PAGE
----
By Bruce Zimmerman
I have a friend named Mike who went on a missions trip to Colombia to share the gospel using the Evangecube. Similar to a Rubik’s cube, the Evangecube, through various manipulations, portrays different pictures sharing the elements of the gospel message of Jesus. The unfolding pictures help keep the attention of the person listening to the presentation. As my friend Mike was unfolding the story of Jesus before the Colombian man, he noticed the man started to weep. When Mike asked him why he was weeping, the man replied through his tears, “Nobody told me that part of the story. Nobody ever told me that Jesus rose from the grave and is alive!”
The Colombian man knew that Jesus had died on a cross, but never knew that Jesus rose from the dead in a victorious resurrection. How is it possible that the resurrection of Jesus could have been overlooked?
Unfortunately, the resurrection of Jesus Christ is often overlooked as a serious topic for contemplation, study, and application in the Christian community. Tim Keller in his book Hope in the Midst of Fear cites Charles Hodge’s Systematic Theology as an example of resurrection underemphasis. Hodge devotes 124 pages to the death of Jesus Christ and its significance, but only four pages to the resurrection of Jesus Christ and its significance.
Even more overlooked in preaching and teaching today than the resurrection of Jesus is the coming resurrection of believers!
The apostles proclaimed that they were witnesses to the fact of the resurrection of Jesus Christ (Acts 2:32; 3:15; 5:32). They proclaimed Jesus as not only the Passover sacrificial lamb, but also the living, resurrected Savior. The resurrection of Jesus Christ was central to their message. It was the resurrection of Jesus Christ that changed the disciples into incredible preachers and missionaries of the living Lord.
1 Corinthians 15 is the great resurrection chapter. The first eleven verses show that the resurrection is a vital element of the gospel message. After Paul outlined the facts of the resurrection of Jesus Christ and all the eyewitnesses who testified to His being alive (vv 3-11), he went on to explain the theological significance of His resurrection and its application to believers. His explanation of the resurrection seeks to bring clarity to the Corinthians by answering a number of questions (1 Cor 15:35-55). The essential application questions of the resurrection for believers—those who will have the glorified resurrection that Paul is discussing—are how, what, when, and where.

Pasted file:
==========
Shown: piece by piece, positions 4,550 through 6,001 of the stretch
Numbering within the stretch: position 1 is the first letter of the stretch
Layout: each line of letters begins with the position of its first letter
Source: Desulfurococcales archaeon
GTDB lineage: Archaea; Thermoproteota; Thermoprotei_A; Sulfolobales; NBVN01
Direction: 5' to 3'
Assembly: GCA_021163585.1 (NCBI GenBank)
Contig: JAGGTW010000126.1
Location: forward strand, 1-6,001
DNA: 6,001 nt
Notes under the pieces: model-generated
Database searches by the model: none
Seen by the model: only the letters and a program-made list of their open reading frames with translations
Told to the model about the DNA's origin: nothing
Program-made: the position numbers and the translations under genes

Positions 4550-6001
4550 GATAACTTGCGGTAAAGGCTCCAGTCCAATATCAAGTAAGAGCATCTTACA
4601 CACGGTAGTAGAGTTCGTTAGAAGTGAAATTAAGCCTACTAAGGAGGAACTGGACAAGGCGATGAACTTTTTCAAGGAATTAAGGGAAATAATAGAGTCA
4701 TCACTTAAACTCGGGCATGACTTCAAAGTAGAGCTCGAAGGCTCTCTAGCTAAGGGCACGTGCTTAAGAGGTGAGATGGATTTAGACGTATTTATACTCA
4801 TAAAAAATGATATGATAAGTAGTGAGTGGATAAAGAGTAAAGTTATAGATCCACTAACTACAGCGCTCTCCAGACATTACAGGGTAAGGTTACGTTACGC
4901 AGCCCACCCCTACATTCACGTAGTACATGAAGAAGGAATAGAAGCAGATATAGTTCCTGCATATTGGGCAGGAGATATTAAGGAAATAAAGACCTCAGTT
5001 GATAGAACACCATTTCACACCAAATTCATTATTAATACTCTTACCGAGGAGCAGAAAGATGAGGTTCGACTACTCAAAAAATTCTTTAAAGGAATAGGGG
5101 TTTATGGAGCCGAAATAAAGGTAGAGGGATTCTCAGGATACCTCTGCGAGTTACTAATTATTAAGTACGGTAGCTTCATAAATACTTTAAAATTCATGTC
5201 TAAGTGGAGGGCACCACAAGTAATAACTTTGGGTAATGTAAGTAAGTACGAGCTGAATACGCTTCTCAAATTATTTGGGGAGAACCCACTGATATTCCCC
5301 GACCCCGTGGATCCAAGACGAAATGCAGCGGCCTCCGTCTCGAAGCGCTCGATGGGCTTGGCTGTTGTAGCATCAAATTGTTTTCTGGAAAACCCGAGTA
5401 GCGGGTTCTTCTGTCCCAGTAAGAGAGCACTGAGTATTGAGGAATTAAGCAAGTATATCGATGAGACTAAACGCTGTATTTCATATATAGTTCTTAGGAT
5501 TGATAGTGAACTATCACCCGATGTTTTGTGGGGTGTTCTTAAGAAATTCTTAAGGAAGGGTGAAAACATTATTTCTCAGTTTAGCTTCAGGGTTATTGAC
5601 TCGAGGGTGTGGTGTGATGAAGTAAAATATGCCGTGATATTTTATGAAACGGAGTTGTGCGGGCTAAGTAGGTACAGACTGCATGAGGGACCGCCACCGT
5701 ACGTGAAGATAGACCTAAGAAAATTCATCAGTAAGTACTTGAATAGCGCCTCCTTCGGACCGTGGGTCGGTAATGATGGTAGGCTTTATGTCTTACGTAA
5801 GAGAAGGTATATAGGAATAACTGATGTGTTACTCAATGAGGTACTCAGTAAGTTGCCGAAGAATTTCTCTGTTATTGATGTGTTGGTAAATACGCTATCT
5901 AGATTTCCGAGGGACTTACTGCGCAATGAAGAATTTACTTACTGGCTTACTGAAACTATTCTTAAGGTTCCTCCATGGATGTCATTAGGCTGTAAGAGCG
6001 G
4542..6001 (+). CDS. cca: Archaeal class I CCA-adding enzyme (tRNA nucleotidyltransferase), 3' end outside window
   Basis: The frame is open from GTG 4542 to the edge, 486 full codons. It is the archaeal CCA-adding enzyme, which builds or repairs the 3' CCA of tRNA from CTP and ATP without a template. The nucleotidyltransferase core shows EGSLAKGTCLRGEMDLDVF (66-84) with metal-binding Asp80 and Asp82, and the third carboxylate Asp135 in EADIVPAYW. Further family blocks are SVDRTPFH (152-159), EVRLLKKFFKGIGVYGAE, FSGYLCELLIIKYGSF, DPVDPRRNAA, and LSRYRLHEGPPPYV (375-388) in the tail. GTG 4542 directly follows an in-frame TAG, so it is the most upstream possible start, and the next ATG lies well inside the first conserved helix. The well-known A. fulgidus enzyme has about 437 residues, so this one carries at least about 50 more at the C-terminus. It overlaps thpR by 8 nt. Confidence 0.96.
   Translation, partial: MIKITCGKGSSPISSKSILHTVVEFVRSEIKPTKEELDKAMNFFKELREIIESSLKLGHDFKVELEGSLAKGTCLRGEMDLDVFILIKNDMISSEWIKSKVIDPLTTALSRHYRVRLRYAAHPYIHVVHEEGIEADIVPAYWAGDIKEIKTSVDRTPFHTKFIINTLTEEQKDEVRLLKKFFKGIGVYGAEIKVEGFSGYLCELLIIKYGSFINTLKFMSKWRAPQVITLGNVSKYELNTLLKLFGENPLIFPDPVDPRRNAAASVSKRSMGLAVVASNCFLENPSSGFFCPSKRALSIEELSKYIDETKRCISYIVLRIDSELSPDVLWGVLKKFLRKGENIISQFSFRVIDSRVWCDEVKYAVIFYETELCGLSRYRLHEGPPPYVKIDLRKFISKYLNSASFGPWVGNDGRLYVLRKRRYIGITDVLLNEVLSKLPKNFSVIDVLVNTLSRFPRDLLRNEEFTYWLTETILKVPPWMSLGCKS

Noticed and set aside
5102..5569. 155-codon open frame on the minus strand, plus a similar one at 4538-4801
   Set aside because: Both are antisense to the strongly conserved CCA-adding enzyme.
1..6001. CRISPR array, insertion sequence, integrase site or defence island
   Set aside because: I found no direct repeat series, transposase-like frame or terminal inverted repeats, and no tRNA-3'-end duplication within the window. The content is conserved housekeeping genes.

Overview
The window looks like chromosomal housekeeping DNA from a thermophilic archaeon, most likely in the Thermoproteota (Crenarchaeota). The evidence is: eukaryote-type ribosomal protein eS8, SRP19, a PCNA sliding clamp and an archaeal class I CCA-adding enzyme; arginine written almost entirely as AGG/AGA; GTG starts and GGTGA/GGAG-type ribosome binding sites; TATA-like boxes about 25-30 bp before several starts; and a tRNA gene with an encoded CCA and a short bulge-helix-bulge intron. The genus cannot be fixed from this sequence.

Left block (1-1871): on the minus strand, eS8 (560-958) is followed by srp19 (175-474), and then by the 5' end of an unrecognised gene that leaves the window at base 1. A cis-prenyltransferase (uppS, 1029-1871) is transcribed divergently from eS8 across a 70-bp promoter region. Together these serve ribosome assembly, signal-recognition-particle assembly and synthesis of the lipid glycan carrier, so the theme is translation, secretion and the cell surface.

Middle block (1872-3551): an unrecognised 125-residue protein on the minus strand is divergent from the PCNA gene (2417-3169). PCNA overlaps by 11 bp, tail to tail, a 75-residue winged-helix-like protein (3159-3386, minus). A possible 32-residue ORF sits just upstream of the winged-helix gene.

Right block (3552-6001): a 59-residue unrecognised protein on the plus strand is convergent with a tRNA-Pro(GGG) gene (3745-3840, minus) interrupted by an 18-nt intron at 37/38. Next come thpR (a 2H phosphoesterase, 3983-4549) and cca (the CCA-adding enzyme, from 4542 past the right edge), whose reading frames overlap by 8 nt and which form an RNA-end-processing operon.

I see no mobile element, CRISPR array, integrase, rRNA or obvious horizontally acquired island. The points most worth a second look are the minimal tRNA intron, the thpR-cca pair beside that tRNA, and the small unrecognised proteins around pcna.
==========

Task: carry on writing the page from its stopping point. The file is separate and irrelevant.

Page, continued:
HOW ARE THE DEAD RAISED? (1 COR 15:35-41)
Paul clarifies that the resurrection is possible only after there is a death. This at first would seem obvious, but it is worth pointing out that death for the believer is the necessary step toward the resurrection. The beautiful illustration given is of a seed like wheat, which is totally separated from life until it is planted in the ground. At the point of the planting, the dead seed begins a remarkable transformation. Life begins to sprout out of the ground when touched by a remarkable, unimaginable power. It’s a wonderful illustration that is common to all cultures around the world.
I remember my son as a child struggling with this concept of resurrection after death. Everything he saw that died stayed dead—it never came to life. He had a hard time believing this central doctrine of Christianity. It was the seed-in-the-ground illustration that helped him understand that life can spring forth from death when touched by God.
WHAT WILL THE RESURRECTION BODY BE LIKE? (1 COR 15:42-49)
Paul next moves to the “what” question. What kind of body is the resurrected body? In a series of four couplets, Paul clarifies for the believer what kind of body to anticipate in the future.